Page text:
Budget cuts must include pork barrelAt a recent town hall...

the Forum

August 11, 1993

Budget cuts must include pork barrel

At a recent town hall meeting, Rep. Ben Cardin D-Md. and Budget Director Leon Panetta insisted that they support the spending cuts and new taxes recommended by the administration. They did not mention that Congress should repeal 747 pork-barrel projects that cost us billions of dollars.

Typical example: There is still a $128 million helium program which was begun about the time of World War I to use in blimps. Despite the fact that there is no need for it, it continues, and we have stored millions of dollars of useless helium.

Clinton and Gore plan to spend billions of dollars on space exploration and the super collider. Even if our taxes were tripled it would not be meaningful, unless we eliminate wasteful spending.

Just so long as political expediency outweighs principle, the average citizen will be forced to lower his standard of living. We cannot reduce the huge deficit without voluntary cooperation on the part of the various self-interest groups.

Joseph Lerner


Free spenders

When President Clinton and the Democratic Party are supposedly trying to cut spending, I wonder how many voters noticed that both Maryland senators voted to continue free "mass mailing" by the Senate.

It cost the taxpayers $11.5 million in 1992. These (political) mailings are from senators who blanket their states with postage-free "official business".

Voters beware. Our taxes are being increased, but our senators think nothing of wasting $11.5 million for their own benefit.

Vera Papa


Awaiting action

The Aug. 5 editorial, "Helping with high closing costs," properly recognized the significant problem of high real estate settlement costs for all potential Maryland homebuyers and the innovative pilot program being promulgated by the Neighborhood Housing Services of Baltimore to establish a closing loan fund for less expensive homes.

For several years, the Greater Baltimore Board of Realtors, the country's oldest real estate trade association, has been advocating lower settlement costs through legislative action by the Maryland General Assembly.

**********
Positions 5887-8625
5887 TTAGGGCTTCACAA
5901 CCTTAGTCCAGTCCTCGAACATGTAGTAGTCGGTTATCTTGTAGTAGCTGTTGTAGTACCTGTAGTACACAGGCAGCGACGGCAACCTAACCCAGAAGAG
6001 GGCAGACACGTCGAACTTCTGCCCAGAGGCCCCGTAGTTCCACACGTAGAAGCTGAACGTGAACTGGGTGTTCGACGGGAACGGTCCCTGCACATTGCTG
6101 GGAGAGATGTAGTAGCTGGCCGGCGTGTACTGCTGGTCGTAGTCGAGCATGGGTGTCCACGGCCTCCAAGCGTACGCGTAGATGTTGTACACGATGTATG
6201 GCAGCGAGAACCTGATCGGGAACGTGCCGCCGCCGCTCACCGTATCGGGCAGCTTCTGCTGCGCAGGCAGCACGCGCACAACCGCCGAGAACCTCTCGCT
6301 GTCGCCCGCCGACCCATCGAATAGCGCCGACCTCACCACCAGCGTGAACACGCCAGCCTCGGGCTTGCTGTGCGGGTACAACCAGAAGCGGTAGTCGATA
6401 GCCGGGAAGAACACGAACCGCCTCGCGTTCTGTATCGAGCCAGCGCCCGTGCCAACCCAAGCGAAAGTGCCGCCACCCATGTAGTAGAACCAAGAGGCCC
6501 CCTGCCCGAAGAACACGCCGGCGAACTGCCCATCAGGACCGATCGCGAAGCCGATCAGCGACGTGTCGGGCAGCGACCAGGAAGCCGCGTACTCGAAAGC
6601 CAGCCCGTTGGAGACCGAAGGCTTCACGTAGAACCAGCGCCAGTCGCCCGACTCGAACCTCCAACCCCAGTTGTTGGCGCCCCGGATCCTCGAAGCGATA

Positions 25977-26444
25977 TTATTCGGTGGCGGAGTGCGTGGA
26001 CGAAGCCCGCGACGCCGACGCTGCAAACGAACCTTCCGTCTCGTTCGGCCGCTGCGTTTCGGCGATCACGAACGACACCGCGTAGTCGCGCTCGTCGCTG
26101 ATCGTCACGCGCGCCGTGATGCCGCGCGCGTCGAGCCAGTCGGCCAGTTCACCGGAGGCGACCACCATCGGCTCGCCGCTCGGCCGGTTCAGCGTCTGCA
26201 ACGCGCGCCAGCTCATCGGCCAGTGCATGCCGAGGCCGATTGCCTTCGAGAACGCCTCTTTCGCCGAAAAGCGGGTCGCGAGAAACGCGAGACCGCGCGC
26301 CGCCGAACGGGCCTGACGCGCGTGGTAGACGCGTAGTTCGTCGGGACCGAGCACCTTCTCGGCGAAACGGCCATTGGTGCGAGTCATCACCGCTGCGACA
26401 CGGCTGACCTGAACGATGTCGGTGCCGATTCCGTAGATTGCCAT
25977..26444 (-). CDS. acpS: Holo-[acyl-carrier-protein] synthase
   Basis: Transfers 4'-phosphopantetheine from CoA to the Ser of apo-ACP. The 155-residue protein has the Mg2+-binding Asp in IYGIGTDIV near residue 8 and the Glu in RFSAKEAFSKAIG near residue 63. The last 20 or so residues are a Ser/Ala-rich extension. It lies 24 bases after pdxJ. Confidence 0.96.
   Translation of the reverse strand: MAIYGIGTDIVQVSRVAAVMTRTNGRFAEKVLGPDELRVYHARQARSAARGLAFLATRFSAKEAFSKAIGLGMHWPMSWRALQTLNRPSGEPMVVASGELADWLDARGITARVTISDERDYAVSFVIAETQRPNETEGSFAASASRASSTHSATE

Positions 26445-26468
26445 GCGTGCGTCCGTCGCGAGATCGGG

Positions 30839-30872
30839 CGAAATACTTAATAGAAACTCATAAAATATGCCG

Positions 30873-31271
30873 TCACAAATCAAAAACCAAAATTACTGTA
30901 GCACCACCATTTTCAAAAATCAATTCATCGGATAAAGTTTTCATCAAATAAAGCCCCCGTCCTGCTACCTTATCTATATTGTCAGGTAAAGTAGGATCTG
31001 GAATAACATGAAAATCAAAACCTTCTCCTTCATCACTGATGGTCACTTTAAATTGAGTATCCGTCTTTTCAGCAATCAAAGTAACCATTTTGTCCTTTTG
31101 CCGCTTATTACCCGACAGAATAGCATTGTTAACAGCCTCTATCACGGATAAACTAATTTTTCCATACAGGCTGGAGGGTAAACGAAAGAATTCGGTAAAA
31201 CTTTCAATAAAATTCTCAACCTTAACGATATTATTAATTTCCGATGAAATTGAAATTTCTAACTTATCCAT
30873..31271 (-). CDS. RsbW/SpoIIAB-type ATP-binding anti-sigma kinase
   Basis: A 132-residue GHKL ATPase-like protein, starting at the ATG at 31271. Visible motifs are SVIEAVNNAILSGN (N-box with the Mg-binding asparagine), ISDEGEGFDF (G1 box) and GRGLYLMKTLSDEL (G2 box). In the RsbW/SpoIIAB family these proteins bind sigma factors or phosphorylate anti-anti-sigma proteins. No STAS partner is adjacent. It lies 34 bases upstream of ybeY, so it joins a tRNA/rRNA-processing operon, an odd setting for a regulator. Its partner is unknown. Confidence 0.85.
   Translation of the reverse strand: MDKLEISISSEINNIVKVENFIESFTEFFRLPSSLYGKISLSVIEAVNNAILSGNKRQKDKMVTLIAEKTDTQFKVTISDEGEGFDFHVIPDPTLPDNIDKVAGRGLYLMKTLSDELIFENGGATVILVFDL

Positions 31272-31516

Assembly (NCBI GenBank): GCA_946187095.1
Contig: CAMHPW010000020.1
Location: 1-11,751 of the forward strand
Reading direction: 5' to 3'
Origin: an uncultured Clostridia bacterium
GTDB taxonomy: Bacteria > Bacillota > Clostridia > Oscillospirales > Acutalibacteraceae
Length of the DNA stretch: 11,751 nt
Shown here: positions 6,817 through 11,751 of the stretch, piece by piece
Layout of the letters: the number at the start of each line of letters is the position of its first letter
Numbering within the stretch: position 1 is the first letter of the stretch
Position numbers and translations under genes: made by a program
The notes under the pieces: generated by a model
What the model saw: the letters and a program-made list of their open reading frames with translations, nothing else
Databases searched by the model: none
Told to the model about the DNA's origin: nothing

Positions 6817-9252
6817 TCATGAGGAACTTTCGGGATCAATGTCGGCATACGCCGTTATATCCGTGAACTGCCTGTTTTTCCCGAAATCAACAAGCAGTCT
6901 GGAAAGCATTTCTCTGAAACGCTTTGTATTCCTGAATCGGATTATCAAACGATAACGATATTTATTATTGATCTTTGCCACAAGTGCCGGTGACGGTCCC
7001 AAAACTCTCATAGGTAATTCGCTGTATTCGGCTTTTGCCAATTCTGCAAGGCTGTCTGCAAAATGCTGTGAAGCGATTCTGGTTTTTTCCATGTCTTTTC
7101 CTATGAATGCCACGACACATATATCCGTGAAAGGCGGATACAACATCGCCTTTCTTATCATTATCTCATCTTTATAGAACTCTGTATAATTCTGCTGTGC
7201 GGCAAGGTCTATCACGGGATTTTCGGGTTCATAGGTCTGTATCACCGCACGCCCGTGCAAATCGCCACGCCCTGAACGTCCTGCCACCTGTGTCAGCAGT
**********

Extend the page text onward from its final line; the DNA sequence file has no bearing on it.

Unfortunately the General Assembly has taken little action on this important issue in the past several years. Therefore the initiatives such as those announced by Neighborhood Housing Services and recently implemented by Baltimore City are significant new developments in attacking a major deterrent to homeownership.

Perhaps in 1994, an election year, the Maryland General Assembly and local subdivisions will take more aggressive, positive action to reduce the continuing exorbitant real estate closing costs.

Permitting semi-annual payment of real estate taxes and reducing or eliminating local transfer taxes would go a long way to accomplish the objective of lower real estate closing costs.

Fletcher R. Hall


The writer is executive vice president, the Greater Baltimore Board of Realtors.

Never called

I have been a registered voter in Baltimore County for at least 30 years. Part of each citizen's responsibility is to serve on jury duty when called. Why have I never been called?

Call the jury commissioner's office in Towson and you're told, "We don't take volunteers. It's a random selection." I feel this is a stupid joke! I have relatives and friends who have been "called" several times but never am I. People say the stipend costs them normal job pay, but I want to find out first hand what goes on as a juror.

I've asked lawyers how to get on a jury, and they tell me the have clients who offered them money to use power to have their names bypassed.

Why are people willing to do anything to shirk their taxpayers' responsibility and others, like myself cannot work on the side of the law?

Perhaps I should have my name removed as a voter? Or the powers that be should change the procedure for selecting jurors.

Harry I. Kleiman

Owings Mills

The courts are to blame

I beg to differ with Wiley A. Hall's August 5 column. He stated that the courts were not to blame in the baby Jessica battle. I say they were.

They did not stop for an instant and consider the child's needs. And they certainly took their time making decisions.

True, the DeBoers could have simply given the baby back at the first hint of trouble. Do you think they would have given Jessica to the Schmidts? No, she would have gone to foster home after foster home while this was settled.

Has anyone stopped to consider that the birth mother made a "reproductive choice" and the child's father changed her mind for her?

It was he who wanted the child back originally, not she. I wonder what he would have done if Cara Schmidt had had an abortion.

Adoption needs to be safe in America. It takes nine months to carry a baby full term, long enough to decide whether or not to put it up for adoption. Once the decision is made, it should be final.

Children need to be safe and loved. I'm sure it will be a long time until baby Jessica ever feels secure again.

Ginger B. Chiveral


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